The durian is a large tropical fruit, encased in a green hard and spiky shell. Known as the “ king of fruits” in Southeast Asia, it can reach the size of a football and weigh up to eight pounds. The green, hard, and spiky shell covers the cream-colored pulp, separated into segments, which is primarily known for its intense smell.

Various iconic descriptions of the smell have spread among those who love Durian and those who despise it. The unpleasant aroma, which is extremely difficult to get rid of, is interestingly compared to old unwashed socks, rotting meat, and a mixture of fetid cheese with the odor of public bathrooms. So why is there such a booming interest in the fruit? Apparently, durian devotees regard the taste as heavenly, pure, delicious, surprising, and therefore worth the fetid odor that can be identified from afar.

This remarkable fruit probably originated in Borneo, and is nowadays cultivated in Malaysia, Thailand, Indonesia, and the Philippines. During harvesting season, walking among the gigantic 120-foot durian trees should be reconsidered in order to avoid eight pounds of spiky fruit falling down on one’s head.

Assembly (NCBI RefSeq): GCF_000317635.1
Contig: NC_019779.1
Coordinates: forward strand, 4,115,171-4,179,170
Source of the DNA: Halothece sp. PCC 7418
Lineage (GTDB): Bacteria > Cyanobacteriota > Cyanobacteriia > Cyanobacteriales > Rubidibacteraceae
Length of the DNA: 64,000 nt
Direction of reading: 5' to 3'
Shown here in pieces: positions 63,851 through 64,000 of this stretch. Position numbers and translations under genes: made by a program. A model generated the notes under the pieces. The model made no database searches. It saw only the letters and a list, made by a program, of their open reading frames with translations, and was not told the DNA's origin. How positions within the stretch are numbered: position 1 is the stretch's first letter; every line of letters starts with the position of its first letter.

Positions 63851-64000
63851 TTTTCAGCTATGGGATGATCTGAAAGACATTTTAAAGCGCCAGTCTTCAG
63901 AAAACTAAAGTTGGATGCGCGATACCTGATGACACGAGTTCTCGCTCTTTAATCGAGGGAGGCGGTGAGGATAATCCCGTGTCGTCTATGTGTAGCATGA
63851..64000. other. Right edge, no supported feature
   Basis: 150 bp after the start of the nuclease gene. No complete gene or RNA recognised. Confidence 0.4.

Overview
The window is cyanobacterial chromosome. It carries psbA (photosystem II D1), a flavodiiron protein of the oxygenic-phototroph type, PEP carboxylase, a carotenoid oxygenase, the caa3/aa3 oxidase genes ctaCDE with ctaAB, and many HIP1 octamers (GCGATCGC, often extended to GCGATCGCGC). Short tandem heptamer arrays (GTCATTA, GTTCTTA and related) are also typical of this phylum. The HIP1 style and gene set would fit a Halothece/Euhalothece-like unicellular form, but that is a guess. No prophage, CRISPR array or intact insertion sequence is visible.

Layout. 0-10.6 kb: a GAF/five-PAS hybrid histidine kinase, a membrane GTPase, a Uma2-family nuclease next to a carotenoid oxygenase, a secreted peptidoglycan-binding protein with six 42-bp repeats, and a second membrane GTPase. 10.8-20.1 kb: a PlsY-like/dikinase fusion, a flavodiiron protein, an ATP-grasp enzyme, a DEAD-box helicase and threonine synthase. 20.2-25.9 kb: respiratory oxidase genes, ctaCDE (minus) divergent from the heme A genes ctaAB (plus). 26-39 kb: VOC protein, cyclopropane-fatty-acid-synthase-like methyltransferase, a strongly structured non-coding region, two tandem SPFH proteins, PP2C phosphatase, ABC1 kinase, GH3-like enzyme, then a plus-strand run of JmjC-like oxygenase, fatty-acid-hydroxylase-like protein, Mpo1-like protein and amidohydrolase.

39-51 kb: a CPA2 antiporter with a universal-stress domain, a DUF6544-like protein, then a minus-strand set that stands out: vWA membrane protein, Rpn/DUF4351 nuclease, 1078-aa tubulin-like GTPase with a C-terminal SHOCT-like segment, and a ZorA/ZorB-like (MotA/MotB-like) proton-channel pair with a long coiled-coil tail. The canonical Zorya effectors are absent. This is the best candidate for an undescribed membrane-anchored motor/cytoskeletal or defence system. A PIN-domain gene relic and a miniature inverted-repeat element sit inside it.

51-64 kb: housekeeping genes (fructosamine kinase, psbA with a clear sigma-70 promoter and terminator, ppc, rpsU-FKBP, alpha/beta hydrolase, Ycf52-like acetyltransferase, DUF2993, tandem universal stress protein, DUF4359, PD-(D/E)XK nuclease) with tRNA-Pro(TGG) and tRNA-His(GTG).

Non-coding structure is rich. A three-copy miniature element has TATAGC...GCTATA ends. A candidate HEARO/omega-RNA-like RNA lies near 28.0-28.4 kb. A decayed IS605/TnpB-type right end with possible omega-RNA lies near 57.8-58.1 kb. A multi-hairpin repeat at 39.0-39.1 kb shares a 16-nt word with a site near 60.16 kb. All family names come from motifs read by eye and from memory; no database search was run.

Even if opinions vary when it comes to the edibility of the fruit, it is undeniable that durians have a striking cultural importance to locals, for example in Thailand. Every year from April to July, crowds of Thai durian lovers gather in the province of Nonthaburi, celebrating the greatest durians as well as their taste and smell.

Durians (Durio zibethimus) are registered in the GLOBALG.A.P. Product List and can be certified.

A producer with GLOBALG.A.P. certification for Durians:
Chatchawal Orchid CO., Ltd.
Samutsakorn, Thailand
GGN 4049928986238

Photo: Shutterstock